One year ago, CREECA had no choice but to postpone a K-14 educator workshop on cyber warfare and accelerated global change—a topic that has increased in significance as our reliance on networks and videoconferencing has grown exponentially. But it was thanks to these technologies that CREECA, the Center for Southeast Asian Studies, and European Studies put this workshop back on the calendars of Wisconsin educators.
In March 2021, educators gathered virtually for “Cyber Capabilities and Accelerating Global Change,” a timely professional development opportunity that equipped participants with the tools and context necessary to discuss cyber events and issues with students on personal, national, and global levels.
During the two-day workshop, educators engaged with field experts to examine how cyber-capabilities—surveillance technologies, social media, automation and remote activation, intelligence, and data storage—impact relationships between nation-states and our rights as consumers and citizens in an accelerated, cyber-capable world.
“We learned not only about specific case studies of cyberwarfare in recent history but also about alarming dynamics in how authoritarian governments use cyber-capabilities to undermine democracy and civil society,” said history teacher Bill Gibson of Madison East High School.
Dr. Thorsten Wetzling kicked things off, Zooming in from Berlin where he heads the research unit on digital rights, surveillance, and democracy for the European think tank Stiftung Neue Verantwortung and directs the European Intelligence Oversight Network. His talk “Democratic Intelligence: Reflections on an Oxymoron” unpacked how intelligence relies on tools and methods that do not always align neatly with the principles of democratic governments.
Next, Dr. Mary McCoy (UW-Madison Department of Communication Arts and Center for Southeast Asian Studies) lent her expertise on political movements, social media and authoritarianism.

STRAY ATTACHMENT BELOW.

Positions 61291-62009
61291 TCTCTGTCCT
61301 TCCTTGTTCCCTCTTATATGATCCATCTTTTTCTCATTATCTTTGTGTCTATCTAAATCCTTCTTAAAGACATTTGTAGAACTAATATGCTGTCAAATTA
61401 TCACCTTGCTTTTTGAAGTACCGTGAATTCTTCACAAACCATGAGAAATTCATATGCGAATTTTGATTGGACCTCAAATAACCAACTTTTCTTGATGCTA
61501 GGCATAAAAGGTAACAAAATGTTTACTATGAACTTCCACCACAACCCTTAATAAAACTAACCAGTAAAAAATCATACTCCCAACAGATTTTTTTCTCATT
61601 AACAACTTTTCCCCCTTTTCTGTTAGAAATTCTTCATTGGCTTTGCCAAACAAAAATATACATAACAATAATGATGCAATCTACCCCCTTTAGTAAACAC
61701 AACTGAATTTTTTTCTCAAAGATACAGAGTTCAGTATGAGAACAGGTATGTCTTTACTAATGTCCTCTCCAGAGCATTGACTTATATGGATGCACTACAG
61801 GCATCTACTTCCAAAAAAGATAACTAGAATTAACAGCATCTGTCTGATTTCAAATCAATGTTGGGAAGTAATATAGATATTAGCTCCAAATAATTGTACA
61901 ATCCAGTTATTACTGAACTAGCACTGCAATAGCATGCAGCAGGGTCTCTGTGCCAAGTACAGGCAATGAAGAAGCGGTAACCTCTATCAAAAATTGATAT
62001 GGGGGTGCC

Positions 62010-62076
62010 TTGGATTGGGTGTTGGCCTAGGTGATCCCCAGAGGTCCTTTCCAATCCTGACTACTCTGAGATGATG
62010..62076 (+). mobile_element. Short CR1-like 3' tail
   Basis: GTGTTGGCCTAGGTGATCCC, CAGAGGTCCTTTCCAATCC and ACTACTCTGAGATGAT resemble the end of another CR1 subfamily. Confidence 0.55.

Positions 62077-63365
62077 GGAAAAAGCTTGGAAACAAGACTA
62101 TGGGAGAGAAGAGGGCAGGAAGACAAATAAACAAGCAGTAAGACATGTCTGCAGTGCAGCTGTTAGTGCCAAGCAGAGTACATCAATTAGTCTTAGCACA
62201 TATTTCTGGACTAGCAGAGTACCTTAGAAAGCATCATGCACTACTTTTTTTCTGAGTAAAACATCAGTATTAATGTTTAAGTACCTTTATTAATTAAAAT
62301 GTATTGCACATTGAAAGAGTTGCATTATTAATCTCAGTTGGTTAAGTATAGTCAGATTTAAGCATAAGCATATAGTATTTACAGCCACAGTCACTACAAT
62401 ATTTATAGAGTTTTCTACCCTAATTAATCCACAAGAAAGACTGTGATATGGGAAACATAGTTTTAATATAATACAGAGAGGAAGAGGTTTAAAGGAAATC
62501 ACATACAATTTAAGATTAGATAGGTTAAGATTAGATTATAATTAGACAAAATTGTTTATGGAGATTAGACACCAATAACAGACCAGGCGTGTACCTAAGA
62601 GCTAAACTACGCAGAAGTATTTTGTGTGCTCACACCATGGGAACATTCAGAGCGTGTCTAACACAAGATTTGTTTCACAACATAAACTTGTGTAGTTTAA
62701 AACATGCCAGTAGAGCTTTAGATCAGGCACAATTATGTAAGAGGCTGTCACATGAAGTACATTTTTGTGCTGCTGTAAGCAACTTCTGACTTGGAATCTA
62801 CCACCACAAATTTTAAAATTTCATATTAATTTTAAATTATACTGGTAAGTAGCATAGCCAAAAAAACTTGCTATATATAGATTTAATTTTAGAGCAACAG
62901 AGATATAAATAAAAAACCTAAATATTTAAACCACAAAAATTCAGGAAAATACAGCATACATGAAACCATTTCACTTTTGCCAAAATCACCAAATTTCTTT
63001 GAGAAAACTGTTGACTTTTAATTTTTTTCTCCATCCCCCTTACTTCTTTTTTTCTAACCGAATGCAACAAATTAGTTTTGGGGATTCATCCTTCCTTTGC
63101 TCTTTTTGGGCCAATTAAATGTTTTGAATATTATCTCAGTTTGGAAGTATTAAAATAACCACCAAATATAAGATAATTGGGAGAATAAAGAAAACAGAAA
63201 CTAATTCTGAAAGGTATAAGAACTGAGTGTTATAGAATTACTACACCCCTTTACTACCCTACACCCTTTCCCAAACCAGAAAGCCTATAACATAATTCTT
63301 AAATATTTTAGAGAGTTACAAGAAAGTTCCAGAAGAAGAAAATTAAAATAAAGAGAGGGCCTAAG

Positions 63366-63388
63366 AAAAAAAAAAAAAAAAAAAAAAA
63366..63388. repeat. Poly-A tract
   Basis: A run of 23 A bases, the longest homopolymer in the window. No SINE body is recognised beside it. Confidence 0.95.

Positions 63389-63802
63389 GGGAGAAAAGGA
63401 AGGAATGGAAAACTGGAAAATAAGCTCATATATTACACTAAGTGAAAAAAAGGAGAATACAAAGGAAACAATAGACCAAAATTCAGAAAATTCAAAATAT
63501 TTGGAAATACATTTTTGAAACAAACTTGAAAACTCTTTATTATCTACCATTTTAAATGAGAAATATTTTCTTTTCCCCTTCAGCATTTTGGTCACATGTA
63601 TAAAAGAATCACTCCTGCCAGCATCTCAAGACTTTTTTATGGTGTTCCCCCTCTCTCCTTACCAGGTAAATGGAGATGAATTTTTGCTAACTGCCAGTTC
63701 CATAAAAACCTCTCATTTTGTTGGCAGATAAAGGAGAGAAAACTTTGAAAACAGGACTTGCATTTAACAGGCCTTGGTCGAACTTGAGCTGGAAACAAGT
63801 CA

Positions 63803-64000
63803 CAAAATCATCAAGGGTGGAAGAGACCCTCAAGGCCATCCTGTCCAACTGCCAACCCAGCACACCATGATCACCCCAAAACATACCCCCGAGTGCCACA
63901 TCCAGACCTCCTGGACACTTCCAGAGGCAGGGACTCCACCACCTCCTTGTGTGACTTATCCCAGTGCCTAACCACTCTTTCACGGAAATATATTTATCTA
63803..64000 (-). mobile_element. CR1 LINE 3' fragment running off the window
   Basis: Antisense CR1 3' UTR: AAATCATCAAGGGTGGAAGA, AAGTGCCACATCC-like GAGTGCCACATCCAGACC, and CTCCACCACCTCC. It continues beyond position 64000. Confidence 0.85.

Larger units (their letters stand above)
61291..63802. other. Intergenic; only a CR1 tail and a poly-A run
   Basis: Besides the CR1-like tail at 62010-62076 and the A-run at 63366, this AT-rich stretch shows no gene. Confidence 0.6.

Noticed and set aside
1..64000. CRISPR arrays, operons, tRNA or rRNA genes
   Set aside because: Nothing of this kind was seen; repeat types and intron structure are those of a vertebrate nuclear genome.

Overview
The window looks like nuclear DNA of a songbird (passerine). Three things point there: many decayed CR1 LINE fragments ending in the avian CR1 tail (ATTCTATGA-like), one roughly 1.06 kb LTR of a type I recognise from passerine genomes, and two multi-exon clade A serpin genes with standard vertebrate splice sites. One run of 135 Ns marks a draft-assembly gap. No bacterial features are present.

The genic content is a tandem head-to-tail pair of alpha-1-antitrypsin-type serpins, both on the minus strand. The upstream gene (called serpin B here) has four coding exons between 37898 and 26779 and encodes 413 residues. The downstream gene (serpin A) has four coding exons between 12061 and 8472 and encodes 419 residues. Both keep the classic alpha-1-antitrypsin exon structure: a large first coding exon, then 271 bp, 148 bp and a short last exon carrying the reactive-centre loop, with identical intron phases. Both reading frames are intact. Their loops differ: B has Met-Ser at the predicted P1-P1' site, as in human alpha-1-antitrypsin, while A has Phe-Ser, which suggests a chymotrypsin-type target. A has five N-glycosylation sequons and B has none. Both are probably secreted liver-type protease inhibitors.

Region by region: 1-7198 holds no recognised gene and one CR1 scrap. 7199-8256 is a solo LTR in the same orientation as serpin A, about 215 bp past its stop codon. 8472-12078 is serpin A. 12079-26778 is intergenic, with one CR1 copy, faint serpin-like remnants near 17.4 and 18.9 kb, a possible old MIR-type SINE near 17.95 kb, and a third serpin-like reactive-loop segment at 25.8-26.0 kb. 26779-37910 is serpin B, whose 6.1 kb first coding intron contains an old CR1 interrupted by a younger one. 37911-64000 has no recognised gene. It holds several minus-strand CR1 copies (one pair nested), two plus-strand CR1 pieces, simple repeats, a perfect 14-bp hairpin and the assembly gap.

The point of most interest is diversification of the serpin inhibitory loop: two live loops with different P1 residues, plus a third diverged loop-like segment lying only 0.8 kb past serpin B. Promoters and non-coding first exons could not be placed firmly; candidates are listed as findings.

In her lecture, “The Hidden Costs of Free Facebook: Trolling in Duterte’s Philippines and Mass Atrocity in Aung San Suu Kyi’s Myanmar,” McCoy explored the weaponization of social media platforms by authoritarian leaders to spread disinformation, manipulate elections, incite violence, and fray political trust in ongoing campaigns to undermine democracy and consolidate power.
The conversation continued on day two with Dr. Larissa Doroshenko, a postdoctoral associate in Northeastern University’s Department of Communication Studies. Doroshenko was a CREECA communications project assistant and a graduate of the UW-Madison PhD program in Communication Science. Her passion for mass media and politics began at Belarusian State University, where she studied journalism and simultaneously worked as a freelance reporter.
Doroshenko’s research focuses on “the dark side” of the internet in political campaigning—populism, nationalism, and disinformation. Her presentation “Twitter and Cold War 2.0: Russian Disinformation Campaigns in Ukraine and the United States” demonstrated how authoritarian regimes influence perceptions of reality in other countries. After participants gave their take on the trustworthiness of several Twitter news accounts, Doroshenko revealed how one account was controlled by a Russian internet research agency that acted as a local news aggregator in the U.S.
“Studies show that Americans don’t trust national news as much as they trust local news,” Doroshenko said. “Russian authorities retweeted information from reputable local news sources, potentially inserting falsehoods or slants on factual information. They would post more stories on issues of security and crime to create a perception of the world as a dangerous place.”
UW-Madison’s Dr. Jeremy Stoddard (Department of Curriculum & Instruction) wrapped up the workshop with “Talking Technology and Propaganda in the Classroom: Making the Intangible Engaging.” In this discussion, Stoddard and educators considered what it means to be a citizen on the internet when all content is for-profit and consumer-driven, including news and propaganda. Stoddard demystified the concept of the algorithm, explaining how algorithms track our data to exploit and reinforce our behavior to keep our attention as engaged consumers.
“The workshop generated an urgency to educate our students more effectively on these new forms of information dissemination and provide effective tools in media literacy to protect them from these new forms of propaganda, which are insidious and impressively effective,” said Gibson.
Accordingly, educators received syllabus-adaptable resources that align with social studies Wisconsin state standards, including a glossary of key terms, source materials, and practical exercises that prompt student participation and collaboration on issues of cyber capabilities.
“The core of my teaching philosophy is to prepare students to defend themselves intellectually from systems of power and the effects of propaganda. Our work is cut out for us,” said Gibson.
“It was a rich and sobering teacher workshop. Much thanks to CREECA and the other outreach centers for providing us with this opportunity.”